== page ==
To conclude her talk, Hannah answered several questions from the audience, digging into her artistic inspirations; the psychological root of some of her ideas; the mediums she’d like to investigate in the future; how she knows something is finished; and how she illustrates themes or topics that aren’t necessarily visual or tangible.
Jamie Hawkesworth on the importance of spontaneity in his photography practice
Having come to photography in rather unusual circumstances – through forensic science – Jamie Hawkesworth has developed a truly unique photographic point of view. It’s a topic that the photographer dove in head first during July’s Nicer Tuesdays. In a comprehensive Q&A with our editor-in-chief Matt Alagiah, Jamie explained how photography first captured his attentions (“I realised that if I just hit the streets I could quickly learn about photography and how to use my camera”), indulging in the spirit of getting out the house and really learning how to take photos back in 2007.
Taking us back to the very beginning of his creative journey, and how he discovered photography through capturing forensic evidence in mock scenarios while studying, Jamie revealed his fascination with the art form and how it quickly came to occupy his life. His love for photography developed out of the tactile joy of making something with his hands, giving Jamie an excuse to be curious as well as an excuse to go to places and “do things you wouldn’t normally be able to do.”
With a distinctly spontaneous approach to photography, Jamie talked us through why he prefers to practice spontaneity in his photography and why, for him, researching a subject too much can actually be a bad thing. “There’s such a lightness to not having an idea [about a place],” he said on the night. Preferring to document a location without having a preconception behind it, Jamie absorbs himself in the excitement of ‘the journey’ and what he might come across when there is no particular agenda. This is the fundamental ethos underlying The British Isles, exploring what’s on our doorstep through a photographic adventure full of endless possibilities.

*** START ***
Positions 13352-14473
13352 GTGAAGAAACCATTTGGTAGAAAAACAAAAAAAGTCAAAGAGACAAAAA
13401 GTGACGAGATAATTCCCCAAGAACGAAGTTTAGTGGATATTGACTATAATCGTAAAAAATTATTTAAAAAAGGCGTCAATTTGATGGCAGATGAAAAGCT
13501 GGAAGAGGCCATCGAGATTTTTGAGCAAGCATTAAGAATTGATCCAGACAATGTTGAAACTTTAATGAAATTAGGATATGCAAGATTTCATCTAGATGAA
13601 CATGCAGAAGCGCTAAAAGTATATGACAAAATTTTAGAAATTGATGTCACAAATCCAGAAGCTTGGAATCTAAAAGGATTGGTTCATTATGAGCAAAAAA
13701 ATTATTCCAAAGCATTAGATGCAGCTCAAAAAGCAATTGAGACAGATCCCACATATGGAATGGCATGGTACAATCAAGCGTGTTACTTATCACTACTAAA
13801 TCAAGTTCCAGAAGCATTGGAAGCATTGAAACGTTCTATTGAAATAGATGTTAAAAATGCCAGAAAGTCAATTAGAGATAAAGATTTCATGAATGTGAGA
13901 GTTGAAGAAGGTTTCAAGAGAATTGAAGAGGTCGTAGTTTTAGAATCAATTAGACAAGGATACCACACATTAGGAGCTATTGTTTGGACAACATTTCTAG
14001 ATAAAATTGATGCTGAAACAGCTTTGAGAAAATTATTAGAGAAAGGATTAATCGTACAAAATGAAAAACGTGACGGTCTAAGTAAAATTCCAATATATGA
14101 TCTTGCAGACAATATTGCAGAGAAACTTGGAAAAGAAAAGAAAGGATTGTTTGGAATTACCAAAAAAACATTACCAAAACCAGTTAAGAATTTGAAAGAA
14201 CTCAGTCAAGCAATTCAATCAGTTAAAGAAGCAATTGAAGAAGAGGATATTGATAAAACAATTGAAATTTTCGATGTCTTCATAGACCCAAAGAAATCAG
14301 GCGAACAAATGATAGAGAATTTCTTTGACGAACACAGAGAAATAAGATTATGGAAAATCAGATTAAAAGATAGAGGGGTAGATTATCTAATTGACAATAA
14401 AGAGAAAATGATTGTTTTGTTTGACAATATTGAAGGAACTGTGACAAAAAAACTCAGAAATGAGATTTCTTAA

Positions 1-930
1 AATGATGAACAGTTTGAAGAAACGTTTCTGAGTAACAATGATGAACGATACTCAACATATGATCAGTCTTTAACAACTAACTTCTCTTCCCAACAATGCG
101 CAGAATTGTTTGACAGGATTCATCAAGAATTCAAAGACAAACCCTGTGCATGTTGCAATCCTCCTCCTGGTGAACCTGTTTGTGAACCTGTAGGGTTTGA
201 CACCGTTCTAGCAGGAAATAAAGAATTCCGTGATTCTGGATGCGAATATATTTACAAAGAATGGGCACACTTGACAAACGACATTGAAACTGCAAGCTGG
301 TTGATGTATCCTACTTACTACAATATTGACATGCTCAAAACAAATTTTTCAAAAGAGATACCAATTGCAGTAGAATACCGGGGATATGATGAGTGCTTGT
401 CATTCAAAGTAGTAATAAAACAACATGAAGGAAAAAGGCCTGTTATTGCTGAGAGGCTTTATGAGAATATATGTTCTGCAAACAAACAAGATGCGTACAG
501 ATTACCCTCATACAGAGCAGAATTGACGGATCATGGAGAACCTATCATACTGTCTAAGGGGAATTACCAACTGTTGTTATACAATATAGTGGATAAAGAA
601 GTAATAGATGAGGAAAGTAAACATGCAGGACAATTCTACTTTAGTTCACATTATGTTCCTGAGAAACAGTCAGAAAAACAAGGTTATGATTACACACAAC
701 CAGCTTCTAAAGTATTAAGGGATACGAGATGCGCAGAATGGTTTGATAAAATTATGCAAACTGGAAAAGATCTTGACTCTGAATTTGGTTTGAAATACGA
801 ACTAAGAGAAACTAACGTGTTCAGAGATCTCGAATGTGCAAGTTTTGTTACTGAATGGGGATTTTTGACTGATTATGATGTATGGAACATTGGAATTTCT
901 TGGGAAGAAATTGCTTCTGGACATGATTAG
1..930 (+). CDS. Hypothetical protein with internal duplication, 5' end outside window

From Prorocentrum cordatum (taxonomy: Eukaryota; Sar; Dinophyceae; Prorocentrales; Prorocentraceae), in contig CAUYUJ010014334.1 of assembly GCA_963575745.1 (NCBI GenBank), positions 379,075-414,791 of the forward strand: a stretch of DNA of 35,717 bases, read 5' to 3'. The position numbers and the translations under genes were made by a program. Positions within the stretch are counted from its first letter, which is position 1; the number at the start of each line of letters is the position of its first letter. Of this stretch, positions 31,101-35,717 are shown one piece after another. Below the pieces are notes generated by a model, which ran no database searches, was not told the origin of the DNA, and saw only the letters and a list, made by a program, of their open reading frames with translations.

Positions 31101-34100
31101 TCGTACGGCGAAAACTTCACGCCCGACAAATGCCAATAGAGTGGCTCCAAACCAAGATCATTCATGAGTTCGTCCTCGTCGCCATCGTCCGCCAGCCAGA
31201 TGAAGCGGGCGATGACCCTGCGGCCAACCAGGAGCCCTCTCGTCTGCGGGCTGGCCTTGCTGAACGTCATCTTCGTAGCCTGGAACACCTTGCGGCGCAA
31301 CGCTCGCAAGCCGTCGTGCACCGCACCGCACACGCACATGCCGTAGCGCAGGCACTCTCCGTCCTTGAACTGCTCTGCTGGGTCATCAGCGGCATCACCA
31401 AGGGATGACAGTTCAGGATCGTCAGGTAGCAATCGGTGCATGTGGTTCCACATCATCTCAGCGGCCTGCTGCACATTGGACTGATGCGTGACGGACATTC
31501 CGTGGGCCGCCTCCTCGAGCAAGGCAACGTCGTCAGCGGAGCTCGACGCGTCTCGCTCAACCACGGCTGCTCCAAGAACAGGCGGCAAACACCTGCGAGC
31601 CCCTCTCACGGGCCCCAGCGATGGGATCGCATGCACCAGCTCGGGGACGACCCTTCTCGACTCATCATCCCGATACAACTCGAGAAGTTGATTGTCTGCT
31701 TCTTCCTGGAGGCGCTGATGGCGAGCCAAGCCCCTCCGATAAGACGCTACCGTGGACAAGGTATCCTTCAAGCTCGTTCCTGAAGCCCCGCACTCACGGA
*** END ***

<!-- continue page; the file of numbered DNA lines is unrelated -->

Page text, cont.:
Taking pictures of subjects and people he never thought he would come across, Jamie’s new book is testament to his spontaneous creative ideology, where he would literally go down to a train station, arbitrarily pick a random location and make his way there. “I was so surprised how little I knew about the British Isles,” Jamie reveals. The project put a fire in his belly to explore the country he calls home. Directing us through some of the most spectacular locations he documented in the 13-year-long documentary project – from the Outer Hebrides to Newcastle and Bridge End in Wales – Jamie discussed the value of stepping out of a train station and discovering a compositional wonder. Whether it’s a boy with a cool haircut or a group of girls with incredible outfits standing on a pier.
Jamie went on to talk about how the 13-year project culminated in this new book, which involved “a natural process” of examining the portraits he’d taken and realising it was a body of work on the British Isles. “If you’re curious in the now, themes will naturally come about as the portraits taken will be in the moment,” he said. Rounding up his fascinating Nicer Tuesdays talk with a few questions from the audience delving into Jamie’s repertoire of greatest hits thus far, Jamie then concluded with a tribute to the people he chooses to photograph, and how their portraits age over the years: “The most ordinary person, given a bit of time, can become extraordinary.”